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Six journalists leave Imedi TV

By Eter Tsotniashvili
Thursday, December 27
Six journalists announced on December 26 that they are leaving Imedi TV, after station founder and presidential candidate Badri Patarkatsishvili was accused of plotting to overthrow the state.

All of her departing colleagues remain proud of the work they did in the past four years, producer and journalist Rusudan Tskhomelidze said in a televised joint statement explaining their departure.

“We are proud of these investigations, about [the controversial murder cases of]Girgvliani, Robakidze and other cases,” Tskhomelidze said, emphasizing that the journalists never worked under editorial pressure or orders from higher-ups.

Tskhomelidze was joined by five other journalists, all of whom were correspondents for the popular “Droeba” news program, anchored by political programming head Giorgi Targamadze.

“We had the highest quality of freedom, thanks to the head of our political programs, Giorgi Targamadze,” she said.

In a secretly recorded videotape released December 24, Patarkatsishvili’s then-campaign head, Valeri Gelbakhiani, is seen apparently telling a top Interior Ministry official that Targamadze is going to assist in drumming up anti-government sympathies among voters to help the coup go forward.

Targamadze has denied any connection to Gelbakhiani’s plans.

The journalists declared that the government raid on Imedi TV on November 7 was unacceptable, but so are the “recent events” in the country.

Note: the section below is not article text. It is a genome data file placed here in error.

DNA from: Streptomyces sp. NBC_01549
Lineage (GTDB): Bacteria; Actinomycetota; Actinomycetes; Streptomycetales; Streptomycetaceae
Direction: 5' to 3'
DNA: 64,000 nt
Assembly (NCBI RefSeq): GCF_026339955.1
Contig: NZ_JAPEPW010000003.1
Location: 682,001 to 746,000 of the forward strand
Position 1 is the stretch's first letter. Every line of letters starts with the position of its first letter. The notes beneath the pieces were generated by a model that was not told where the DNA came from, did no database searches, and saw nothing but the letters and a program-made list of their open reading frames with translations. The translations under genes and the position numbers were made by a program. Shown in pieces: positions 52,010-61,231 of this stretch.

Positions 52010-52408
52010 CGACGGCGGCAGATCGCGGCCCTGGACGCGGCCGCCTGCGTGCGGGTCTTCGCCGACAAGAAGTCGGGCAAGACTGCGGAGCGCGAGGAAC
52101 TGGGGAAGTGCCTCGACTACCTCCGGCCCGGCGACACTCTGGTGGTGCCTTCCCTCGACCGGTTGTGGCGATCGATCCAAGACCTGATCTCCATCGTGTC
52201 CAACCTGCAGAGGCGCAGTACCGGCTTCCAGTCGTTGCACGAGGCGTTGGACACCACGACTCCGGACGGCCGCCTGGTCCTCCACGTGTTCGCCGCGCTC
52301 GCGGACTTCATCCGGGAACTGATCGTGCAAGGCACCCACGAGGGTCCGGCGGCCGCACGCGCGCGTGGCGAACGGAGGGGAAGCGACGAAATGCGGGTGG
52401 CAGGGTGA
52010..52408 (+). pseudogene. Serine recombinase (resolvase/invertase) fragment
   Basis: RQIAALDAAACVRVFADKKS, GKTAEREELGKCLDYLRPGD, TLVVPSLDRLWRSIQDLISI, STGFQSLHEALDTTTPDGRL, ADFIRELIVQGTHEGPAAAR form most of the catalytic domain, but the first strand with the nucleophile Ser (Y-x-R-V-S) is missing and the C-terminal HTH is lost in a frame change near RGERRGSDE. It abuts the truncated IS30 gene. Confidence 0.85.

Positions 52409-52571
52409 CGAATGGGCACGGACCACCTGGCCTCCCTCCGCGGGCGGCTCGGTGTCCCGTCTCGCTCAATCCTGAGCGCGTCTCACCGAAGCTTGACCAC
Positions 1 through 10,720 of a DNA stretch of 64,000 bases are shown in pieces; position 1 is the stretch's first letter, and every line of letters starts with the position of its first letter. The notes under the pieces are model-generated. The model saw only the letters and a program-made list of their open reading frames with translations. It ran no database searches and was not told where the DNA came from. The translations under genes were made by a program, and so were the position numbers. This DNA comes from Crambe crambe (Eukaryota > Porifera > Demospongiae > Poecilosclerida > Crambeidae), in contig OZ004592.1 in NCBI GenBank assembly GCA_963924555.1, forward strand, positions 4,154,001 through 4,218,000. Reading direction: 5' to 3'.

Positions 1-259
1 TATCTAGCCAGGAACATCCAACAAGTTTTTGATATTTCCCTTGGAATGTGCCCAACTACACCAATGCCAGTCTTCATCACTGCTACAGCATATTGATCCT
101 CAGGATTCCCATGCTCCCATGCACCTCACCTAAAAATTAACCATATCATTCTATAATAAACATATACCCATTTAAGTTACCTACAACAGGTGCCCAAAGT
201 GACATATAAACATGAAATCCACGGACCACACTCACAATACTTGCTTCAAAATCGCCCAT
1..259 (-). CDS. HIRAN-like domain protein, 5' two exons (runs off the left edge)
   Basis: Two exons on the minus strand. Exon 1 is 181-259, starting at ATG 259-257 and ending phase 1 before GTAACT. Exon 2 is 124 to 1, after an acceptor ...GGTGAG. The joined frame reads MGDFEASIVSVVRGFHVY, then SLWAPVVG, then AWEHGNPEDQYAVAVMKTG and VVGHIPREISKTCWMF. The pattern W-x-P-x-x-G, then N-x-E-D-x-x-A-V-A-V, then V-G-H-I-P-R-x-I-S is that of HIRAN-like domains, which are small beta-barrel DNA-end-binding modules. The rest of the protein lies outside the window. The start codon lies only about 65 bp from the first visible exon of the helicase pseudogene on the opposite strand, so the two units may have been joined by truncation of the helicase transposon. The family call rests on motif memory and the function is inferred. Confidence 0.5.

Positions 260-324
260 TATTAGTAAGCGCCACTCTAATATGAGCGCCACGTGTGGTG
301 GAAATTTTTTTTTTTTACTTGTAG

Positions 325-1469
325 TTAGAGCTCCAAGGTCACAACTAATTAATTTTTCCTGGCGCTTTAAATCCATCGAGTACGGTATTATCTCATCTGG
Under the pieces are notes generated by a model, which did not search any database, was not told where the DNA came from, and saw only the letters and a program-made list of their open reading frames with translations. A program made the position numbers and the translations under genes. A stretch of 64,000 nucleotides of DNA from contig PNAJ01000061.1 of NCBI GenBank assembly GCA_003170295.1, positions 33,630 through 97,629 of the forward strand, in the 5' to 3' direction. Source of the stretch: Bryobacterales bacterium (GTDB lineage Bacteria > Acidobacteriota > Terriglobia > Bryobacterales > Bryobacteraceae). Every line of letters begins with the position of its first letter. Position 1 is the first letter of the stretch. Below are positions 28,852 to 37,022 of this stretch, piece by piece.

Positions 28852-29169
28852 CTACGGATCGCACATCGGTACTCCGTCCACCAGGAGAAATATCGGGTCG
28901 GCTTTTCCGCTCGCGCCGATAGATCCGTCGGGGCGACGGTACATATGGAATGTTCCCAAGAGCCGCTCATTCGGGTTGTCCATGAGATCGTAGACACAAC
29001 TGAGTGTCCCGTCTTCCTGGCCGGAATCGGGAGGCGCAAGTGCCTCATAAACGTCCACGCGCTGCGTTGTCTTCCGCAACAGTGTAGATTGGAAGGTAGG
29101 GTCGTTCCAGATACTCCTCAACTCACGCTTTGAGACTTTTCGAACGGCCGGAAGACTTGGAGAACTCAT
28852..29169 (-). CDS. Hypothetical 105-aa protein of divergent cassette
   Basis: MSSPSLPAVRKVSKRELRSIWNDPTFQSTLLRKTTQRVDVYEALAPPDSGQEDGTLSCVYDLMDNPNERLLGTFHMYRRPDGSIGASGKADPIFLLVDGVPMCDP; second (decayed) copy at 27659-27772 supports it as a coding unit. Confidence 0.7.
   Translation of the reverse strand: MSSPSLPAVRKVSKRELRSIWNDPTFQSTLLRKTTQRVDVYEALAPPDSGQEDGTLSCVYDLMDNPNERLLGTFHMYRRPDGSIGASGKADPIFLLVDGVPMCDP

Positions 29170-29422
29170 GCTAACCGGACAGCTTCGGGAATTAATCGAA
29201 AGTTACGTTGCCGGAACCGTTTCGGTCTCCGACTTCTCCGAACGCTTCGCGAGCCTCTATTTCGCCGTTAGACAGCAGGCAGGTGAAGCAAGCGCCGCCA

“Badri Patarkatsishvili, the founder of our TV company and a candidate in the presidential election, has been at the center of recent developments. So, it is unacceptable for us to continue working at Imedi TV, because even our journalistic freedom can now be distorted. For that reason, we are leaving Imedi TV. And we ask all of you not to give any political interpretation to our decision,” Tskhomelidze said.

The journalists did not say what organization they would move to, but pledged to remain devoted to their professional principles regardless of where they work. The six declined further comment.

Yesterday evening, Patarkatsishvili, in a televised statement, thanked Imedi’s journalists for their hard work and protection of freedom of speech, adding that he senses a disquieting “self-restraint” among Imedi’s journalists in the weeks before the presidential election.

Within hours, Imedi TV staff announced they going on strike until Patarkatsishvili relinquishes ownership of the network.

More than a dozen journalists in total have now left Imedi TV, one of the country’s two leading television stations, since it was shut down on November 7.